Professional Garbologist

Professional Garbologist


14 Years Experience

Harrisburg, PA

Female, 48

No, really, I am a state employee working in our Environmental Protection program. I have worked in the Waste Management program for nearly fifteen years. I have looked at the waste handling practices from about any type of facility you can think of, from food producers to hospitals to plating shops, and where the waste goes, like incinerators and landfills. My days are rarely dull, as I supervise ten inspectors and am usually the regulatory tie-breaker. My ideal day is a day in the field.

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29 Questions


Last Answer on November 05, 2019

Best Rated

Has anyone showed up to a landfill asking to search it for an engagement ring or something valuable they threw out?

Asked by estudia9 almost 8 years ago

Not that I have ever heard. I think by that point it would be way too late! It would be so mixed in with everything else that was placed that day it would be your "needle in a haystack" situation. I have, however, seen escorted loads of valuable or proprietary items going to the landfill for a "witnessed" disposal.

What happens when the police search a garbage dump for evidence or a body? Is there any sort of record of what piles came from what pick-up locations?

Asked by longh0rns about 8 years ago

Unfortunately (or fortunately I think), I have not been on that type of search. Very tragic. Here in PA, landfills are required to track the waste coming in each day on a grid. So if it can be narrowed down to a span of days, a certain section of the grid could be searched. We would also know what type of waste came from where. This record-keeping is required by regulation.

I was fascinated by the scenes in the garbage dump at the end of Toy Story 3. Did you see it, and is that what really happens (with the huge magnet, and the incinerator?)

Asked by erin8 about 8 years ago

Usually the magnet comes after the incineration. Easier to get at the metals that way, after the burn. Don't usually see a dump associated directly with an incinerator.

A couple years ago I read a report that basically said recycling is a complete waste of time, in that it actually winds up costing way more than it's worth. Agree/disagree?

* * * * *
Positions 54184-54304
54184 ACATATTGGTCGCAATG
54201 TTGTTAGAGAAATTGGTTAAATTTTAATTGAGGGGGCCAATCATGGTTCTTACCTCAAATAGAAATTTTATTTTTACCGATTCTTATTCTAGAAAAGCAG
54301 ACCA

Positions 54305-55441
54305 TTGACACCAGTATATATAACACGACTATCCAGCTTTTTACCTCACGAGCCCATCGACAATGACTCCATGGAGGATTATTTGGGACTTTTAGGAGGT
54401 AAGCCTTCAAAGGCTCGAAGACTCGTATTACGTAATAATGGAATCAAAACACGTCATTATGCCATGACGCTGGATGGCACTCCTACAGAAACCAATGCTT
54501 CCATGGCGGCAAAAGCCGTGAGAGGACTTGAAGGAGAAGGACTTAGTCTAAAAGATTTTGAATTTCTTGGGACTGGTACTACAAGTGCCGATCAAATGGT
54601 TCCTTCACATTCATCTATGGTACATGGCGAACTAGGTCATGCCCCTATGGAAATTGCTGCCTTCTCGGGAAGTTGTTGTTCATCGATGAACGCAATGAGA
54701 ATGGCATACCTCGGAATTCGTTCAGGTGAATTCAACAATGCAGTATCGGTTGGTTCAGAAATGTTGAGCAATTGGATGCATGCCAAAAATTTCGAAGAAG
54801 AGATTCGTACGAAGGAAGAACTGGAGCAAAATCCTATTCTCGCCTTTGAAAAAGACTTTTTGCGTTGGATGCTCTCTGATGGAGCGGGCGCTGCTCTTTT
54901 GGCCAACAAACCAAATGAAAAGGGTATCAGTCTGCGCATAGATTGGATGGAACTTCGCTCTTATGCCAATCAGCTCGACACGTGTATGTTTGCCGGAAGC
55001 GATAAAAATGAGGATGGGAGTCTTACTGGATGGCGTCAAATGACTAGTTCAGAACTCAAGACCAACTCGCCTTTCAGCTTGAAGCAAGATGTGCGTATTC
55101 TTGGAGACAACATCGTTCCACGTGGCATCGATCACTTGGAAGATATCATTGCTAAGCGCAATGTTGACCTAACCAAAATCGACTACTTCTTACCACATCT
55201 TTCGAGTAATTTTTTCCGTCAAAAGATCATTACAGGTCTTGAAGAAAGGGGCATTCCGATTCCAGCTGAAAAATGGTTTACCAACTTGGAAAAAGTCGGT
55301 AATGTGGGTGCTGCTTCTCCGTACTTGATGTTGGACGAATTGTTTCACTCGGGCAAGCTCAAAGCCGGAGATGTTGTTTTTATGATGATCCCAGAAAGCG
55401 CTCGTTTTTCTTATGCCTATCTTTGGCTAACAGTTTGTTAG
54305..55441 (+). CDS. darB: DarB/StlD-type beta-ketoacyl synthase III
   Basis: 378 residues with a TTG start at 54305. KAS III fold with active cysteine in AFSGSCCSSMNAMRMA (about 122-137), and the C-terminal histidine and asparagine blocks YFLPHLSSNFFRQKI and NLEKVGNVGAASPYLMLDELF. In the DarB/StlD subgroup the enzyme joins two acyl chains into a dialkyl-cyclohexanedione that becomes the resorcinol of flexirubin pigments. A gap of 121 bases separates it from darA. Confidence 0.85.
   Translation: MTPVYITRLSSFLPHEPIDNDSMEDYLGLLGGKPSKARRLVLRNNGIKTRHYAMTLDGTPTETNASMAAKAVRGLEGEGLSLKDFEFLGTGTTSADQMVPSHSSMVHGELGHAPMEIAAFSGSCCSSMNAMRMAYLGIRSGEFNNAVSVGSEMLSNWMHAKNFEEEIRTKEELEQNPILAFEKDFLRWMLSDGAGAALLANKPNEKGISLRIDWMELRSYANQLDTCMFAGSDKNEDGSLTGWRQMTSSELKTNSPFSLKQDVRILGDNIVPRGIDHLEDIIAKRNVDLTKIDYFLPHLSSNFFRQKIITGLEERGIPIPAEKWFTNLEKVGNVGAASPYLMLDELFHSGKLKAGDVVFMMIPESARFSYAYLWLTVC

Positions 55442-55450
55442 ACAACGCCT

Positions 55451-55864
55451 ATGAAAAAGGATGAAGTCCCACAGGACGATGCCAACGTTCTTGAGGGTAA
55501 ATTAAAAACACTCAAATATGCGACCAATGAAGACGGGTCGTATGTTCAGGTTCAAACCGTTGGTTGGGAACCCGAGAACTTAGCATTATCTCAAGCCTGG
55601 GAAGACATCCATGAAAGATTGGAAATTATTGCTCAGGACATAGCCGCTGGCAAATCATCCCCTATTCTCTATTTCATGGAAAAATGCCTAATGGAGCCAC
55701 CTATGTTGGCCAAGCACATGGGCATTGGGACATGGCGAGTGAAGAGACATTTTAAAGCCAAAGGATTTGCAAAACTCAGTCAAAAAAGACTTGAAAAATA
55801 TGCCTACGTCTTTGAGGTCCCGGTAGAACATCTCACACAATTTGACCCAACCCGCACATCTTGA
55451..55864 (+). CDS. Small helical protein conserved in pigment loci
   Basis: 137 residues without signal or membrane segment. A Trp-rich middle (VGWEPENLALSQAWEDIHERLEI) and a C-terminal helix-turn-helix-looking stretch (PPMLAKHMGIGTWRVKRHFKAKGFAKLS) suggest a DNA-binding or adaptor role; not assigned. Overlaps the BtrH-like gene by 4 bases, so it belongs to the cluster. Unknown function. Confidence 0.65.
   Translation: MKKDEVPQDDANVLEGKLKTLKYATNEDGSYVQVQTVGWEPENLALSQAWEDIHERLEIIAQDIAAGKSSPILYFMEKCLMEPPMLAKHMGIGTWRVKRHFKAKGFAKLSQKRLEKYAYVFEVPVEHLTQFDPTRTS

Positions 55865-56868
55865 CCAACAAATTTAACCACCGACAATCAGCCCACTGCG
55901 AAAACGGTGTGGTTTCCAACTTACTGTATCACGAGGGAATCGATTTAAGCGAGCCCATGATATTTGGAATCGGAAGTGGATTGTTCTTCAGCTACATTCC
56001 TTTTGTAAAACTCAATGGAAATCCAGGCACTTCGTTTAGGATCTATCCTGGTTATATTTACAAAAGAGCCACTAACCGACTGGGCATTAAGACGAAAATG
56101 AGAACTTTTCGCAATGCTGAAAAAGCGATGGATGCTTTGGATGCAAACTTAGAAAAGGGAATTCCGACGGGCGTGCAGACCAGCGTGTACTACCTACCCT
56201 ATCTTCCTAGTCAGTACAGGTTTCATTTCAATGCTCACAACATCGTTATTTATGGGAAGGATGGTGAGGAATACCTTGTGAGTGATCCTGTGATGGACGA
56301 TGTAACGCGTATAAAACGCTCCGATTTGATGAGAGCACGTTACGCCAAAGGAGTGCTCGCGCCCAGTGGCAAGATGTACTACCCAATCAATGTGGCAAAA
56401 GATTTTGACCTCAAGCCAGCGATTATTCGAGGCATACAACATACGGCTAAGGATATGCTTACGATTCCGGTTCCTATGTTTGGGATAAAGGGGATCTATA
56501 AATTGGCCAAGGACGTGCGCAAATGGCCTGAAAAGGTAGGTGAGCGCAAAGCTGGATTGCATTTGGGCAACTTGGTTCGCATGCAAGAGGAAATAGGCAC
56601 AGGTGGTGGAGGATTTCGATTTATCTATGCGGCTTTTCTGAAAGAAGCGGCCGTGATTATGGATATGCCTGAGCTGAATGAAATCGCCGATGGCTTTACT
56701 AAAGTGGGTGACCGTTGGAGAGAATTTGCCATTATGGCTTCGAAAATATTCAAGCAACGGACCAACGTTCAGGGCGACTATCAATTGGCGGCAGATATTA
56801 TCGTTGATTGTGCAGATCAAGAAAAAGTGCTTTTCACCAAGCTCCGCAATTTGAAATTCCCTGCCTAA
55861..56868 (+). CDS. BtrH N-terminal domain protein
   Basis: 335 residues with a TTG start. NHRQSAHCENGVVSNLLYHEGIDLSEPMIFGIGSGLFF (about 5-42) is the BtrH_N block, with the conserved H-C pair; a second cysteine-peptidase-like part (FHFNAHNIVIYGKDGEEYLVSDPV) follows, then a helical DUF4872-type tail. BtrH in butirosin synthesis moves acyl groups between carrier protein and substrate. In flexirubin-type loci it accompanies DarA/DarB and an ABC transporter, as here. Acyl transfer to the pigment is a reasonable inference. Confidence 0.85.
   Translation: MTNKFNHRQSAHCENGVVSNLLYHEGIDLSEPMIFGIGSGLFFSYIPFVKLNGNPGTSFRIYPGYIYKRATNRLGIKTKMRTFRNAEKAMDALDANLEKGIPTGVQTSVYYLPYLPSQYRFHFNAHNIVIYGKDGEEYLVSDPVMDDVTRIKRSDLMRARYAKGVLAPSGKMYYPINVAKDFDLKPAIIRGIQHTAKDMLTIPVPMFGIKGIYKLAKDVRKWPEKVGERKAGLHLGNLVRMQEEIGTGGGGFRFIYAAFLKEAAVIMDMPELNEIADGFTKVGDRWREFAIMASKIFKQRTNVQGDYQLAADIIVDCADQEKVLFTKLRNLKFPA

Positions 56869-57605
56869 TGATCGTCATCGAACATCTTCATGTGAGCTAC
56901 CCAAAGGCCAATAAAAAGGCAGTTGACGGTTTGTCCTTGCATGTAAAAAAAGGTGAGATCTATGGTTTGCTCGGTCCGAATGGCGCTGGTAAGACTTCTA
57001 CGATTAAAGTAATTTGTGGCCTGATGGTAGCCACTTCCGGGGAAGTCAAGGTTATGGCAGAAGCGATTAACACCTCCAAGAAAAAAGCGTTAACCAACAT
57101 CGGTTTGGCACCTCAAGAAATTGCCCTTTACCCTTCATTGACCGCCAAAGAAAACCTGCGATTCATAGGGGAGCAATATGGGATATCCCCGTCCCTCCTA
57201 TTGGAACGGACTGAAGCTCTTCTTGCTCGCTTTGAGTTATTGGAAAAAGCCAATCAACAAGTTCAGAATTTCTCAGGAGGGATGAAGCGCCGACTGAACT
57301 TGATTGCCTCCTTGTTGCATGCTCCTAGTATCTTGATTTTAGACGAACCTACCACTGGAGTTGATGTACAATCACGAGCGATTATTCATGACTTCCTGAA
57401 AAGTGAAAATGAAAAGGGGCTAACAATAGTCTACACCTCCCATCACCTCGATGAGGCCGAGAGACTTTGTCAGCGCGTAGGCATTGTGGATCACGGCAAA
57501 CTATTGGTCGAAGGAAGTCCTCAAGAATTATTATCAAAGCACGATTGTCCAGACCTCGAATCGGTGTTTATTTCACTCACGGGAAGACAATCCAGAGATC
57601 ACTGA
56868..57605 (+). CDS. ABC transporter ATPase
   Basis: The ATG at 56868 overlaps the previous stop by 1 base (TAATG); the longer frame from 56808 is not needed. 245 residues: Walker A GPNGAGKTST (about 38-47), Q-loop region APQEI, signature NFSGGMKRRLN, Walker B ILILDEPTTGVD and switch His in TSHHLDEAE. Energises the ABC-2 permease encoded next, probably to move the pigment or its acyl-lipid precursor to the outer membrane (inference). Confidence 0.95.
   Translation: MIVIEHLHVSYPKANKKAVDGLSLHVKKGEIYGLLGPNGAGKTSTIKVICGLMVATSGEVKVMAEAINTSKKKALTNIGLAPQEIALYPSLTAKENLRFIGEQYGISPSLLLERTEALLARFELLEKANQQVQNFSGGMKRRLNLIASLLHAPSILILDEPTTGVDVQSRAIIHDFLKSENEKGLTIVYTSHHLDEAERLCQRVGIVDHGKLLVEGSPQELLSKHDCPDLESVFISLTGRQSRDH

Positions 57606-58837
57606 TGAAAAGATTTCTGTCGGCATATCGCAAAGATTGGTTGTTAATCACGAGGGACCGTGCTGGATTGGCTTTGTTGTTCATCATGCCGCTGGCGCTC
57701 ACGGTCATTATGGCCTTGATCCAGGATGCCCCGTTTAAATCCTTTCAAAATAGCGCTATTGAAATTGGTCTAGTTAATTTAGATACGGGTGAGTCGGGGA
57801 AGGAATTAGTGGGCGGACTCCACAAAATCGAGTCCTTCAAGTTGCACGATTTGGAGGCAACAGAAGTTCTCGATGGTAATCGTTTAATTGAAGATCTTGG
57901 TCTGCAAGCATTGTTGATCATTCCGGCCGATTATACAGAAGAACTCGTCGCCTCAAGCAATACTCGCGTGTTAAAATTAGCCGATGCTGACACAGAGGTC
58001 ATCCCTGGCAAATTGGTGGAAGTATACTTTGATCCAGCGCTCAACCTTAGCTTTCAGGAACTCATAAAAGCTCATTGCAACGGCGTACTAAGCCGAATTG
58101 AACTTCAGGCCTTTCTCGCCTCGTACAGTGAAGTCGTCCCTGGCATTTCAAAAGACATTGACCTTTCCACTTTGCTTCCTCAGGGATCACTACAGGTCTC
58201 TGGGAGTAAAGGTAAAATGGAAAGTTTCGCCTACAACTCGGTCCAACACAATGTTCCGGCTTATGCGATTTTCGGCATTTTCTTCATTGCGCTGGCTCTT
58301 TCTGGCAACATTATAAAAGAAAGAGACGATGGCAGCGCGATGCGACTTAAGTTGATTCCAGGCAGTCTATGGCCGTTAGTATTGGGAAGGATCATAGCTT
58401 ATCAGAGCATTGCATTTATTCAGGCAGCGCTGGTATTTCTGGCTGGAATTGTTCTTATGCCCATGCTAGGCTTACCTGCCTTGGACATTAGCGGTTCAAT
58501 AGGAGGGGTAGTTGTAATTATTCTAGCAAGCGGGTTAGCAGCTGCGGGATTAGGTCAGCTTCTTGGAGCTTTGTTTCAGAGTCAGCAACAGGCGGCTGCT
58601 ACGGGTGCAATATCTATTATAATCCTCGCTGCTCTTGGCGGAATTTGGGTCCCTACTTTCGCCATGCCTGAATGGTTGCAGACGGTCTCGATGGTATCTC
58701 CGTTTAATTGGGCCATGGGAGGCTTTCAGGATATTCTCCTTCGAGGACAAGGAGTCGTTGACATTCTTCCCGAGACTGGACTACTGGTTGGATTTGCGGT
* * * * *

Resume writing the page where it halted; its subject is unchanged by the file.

Asked by Shana AZ about 8 years ago

Depends on the material. The glass market has been pretty bad for about 25 years. Very little price change, but at least folks are starting to get creative and are starting to use it for different building materials. Its still cheaper to manufacture glass from raw materials than to recycle. 1&2 plastics, cardboard, and certain e-wastes seem to be up in demand right now. These seem to be paying for themselves many times over.

Have you ever seen this clip from the show Jackass? (Think it was shot in PA, ironically). They call it the "Poo Dive", but do you have any idea what might actually be in the water he jumps into? (Start the clip at 1 min 35 sec)

Asked by mike almost 8 years ago

I'm guessing its full-on poo...

Is there a point where we'll run out of landfills, and where would the trash go then?

Asked by junkyard dog almost 8 years ago

Due to public opposition in a lot of permitting attempts, I think that the use of landfills will eventually come to an end. They are finite facilities, with only a certain amount of property and allowable heights that must be conformed to under their permits. Incinerators are probably the next best choice. The technology has improved over the years, so the operation is becoming more efficient. Many generate electricity directly to the grid. The issue is what to do with the ash. I have yet to hear of a great use, and it is usually landfilled. I have read about plasma incineration, and know that there are a few facilities in an experimental capacity out there. The ones I read about produce energy, and due to constant addition to trash, are basically self-perpetuating, not needing an outside fuel for more than start-up. These produce an obsidian-type glass as a waste product. I am hoping never to see ocean disposal ever again...

What makes a type of garbage right for incineration versus getting tossed in a landfill?

Asked by Rob-E almost 8 years ago

Typically it is only municipal (or household-type trash) that goes to an incinerator. It is usually pretty dry and is small enough to easily move to the conveyors from the floor. It is difficult to deal with large items there. We are not dealing with waste that could ultimately contribute to air quality violations. Technology is getting better, but I think we could make some improvements. Landfills, due to their construction and management are suited to handle not only the household waste, but also bulky items and waste from non-hazardous industrial processes. A lot of the waste must go through approvals prior to acceptance so that it is in compliance with the permit. Tires, liquids, yard waste, and hazardous wastes are not allowed.